When it’s time to apply a clean dressing to a wound, just take out the electronic coil and slip it inside a new fabric bandage, Beeby says. You throw away the old bandage, but not the electronics. Think of that fabric dressing as a “kind of vehicle for the electronics,” he explains.

Once applied, the bandage periodically flashes the surface of the wound with UV light. Those high-energy rays zap any lurking germs.

The team tested the ability of their device to kill microbes in a petri dish for more than six hours. They exposed bacteria to different levels of UVC from the bandage. Lower-intensity light stopped the bacteria from reproducing. Higher intensity levels killed the microbes.

A doctor might even customize the bandage to the wound, says Beeby. A deep wound, for example, might need higher-intensity flashes than a shallow infection.

two petrie dishes sit side by side; one has a strip of metal embedded with electronics poking out of it like a tongue
Scientists treated the right-hand petri dish with the wireless bandage. After one week, that bandage had prevented the growth of germs. In contrast, the bandage-free petri dish (at left) developed significant bacterial growth.Mahmoud Wagih

Limited range at this time

Amirhossein Hajiaghajani studies wireless power at the University of California, Irvine. He sees potential in this new bandage — but also some hurdles to its widespread use. Chief among those hurdles: the device’s relatively short range.

To work, the bandage must be within range of its wireless energy source, that powering coil. “That’s important,” says Wagih, because while the bandage may not have a battery, that powering coil does.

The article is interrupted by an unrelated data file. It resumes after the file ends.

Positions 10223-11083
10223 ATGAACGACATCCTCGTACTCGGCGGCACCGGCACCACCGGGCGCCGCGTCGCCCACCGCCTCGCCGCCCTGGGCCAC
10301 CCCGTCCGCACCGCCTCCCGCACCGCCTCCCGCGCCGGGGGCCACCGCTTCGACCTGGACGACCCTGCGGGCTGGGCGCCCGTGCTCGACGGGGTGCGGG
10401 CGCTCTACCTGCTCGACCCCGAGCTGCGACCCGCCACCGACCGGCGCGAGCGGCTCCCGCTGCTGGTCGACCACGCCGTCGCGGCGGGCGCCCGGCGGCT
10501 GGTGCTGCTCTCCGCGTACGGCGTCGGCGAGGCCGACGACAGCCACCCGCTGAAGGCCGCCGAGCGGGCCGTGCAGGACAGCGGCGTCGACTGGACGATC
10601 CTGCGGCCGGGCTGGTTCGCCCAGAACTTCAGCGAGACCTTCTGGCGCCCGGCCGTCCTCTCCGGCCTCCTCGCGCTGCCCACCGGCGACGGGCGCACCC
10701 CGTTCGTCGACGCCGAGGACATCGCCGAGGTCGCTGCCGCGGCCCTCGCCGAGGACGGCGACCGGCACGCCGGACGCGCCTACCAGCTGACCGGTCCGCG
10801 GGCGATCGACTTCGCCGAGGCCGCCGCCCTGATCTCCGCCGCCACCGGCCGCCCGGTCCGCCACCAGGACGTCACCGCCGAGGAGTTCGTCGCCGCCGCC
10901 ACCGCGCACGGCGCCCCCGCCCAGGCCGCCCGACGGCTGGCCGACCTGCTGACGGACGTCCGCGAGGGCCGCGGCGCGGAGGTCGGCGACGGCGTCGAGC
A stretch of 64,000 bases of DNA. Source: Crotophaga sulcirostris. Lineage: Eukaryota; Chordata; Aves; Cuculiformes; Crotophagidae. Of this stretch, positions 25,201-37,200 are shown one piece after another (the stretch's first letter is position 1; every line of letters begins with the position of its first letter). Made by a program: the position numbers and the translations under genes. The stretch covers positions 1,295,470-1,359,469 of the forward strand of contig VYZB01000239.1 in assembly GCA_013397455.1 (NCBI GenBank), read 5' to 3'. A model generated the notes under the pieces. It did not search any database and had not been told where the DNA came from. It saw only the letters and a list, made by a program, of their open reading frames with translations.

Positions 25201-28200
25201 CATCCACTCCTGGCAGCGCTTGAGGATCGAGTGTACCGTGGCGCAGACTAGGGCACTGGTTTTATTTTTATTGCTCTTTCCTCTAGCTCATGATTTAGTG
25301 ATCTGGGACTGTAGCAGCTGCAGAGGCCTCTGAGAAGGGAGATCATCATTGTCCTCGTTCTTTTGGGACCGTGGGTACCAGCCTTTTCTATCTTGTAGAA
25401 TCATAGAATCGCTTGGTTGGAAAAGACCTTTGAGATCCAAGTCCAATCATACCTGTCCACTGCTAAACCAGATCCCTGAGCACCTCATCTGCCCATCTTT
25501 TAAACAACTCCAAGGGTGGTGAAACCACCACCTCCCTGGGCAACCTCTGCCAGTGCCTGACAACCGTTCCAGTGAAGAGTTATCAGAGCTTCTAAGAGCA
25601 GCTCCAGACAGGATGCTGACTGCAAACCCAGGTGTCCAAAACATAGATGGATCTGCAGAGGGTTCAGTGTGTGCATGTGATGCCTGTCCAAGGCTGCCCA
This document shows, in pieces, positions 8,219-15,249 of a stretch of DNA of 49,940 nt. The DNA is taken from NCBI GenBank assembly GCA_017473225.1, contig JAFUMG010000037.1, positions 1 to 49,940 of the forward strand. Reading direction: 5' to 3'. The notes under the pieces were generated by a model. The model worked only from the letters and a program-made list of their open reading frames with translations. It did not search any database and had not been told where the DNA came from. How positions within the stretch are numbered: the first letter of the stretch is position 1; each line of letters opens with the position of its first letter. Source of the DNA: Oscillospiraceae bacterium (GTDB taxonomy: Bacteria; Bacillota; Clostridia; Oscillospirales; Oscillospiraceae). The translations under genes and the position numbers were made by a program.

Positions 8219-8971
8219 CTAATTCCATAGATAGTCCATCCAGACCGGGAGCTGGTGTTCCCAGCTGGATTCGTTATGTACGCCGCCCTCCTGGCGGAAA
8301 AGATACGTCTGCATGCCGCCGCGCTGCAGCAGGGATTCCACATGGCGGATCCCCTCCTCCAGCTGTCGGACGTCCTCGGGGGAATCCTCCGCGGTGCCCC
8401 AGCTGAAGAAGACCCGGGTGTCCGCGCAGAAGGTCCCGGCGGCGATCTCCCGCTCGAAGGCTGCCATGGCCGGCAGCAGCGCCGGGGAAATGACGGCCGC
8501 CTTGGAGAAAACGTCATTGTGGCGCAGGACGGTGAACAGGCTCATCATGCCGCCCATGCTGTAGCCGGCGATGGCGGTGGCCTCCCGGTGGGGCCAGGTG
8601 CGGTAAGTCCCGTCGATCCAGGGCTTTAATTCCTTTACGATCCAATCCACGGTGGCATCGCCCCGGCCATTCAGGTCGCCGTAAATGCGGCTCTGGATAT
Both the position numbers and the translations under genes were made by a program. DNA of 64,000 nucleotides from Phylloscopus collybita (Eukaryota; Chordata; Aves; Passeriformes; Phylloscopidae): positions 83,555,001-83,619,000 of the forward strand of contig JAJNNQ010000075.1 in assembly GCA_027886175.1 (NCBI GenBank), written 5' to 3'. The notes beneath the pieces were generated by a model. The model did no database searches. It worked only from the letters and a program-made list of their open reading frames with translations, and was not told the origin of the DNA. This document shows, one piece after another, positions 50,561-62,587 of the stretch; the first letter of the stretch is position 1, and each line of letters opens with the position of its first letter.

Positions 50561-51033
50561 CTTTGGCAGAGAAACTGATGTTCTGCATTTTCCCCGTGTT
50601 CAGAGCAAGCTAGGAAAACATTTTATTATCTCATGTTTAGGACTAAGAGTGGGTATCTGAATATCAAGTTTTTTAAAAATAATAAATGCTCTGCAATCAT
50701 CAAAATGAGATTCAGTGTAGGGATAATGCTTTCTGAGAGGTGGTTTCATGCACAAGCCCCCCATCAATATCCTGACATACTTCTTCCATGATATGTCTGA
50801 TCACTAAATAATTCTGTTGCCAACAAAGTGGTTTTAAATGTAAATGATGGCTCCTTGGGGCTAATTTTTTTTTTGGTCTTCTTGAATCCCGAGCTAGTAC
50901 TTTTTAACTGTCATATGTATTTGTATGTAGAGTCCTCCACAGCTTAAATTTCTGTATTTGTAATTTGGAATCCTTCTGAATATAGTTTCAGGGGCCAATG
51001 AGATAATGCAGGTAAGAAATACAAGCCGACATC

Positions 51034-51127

Right now, the bandage must be within about 20 to 30 centimeters (8 to 12 inches) of the coil, says Wagih.

To Hajiaghajai, who is not involved in the project, “that range is very limited.”

Beeby and Wagih do agree. An important next step will be extending the range of that wireless power. But Beeby already sees a place where the device could find use. Imagine a patient in bed, Beeby says. “The coil could be embedded [in] the sheet.”

To the farm, and beyond

Extending the bandage’s range will improve the device. But even now, it offers some advantages over traditional bandages.

For instance: The team developed this bandage for people. But imagine using it for animals, says Wagih. A bandage for pets, perhaps? Or even farm animals, he suggests. Already farm use of antibiotics is a major contributor to antibiotic resistance worldwide. Farms are “really an environment where you do not want to be using antibiotics,” Wagih says.

This is one in a series presenting news on technology and innovation, made possible with generous support from the Lemelson Foundation.

Katie Grace Carpenter is a science writer and curriculum developer, with degrees in biology and biogeochemistry. She also writes science fiction and creates science videos. Katie lives in the U.S. but also spends time in Sweden with her husband, who’s a chef.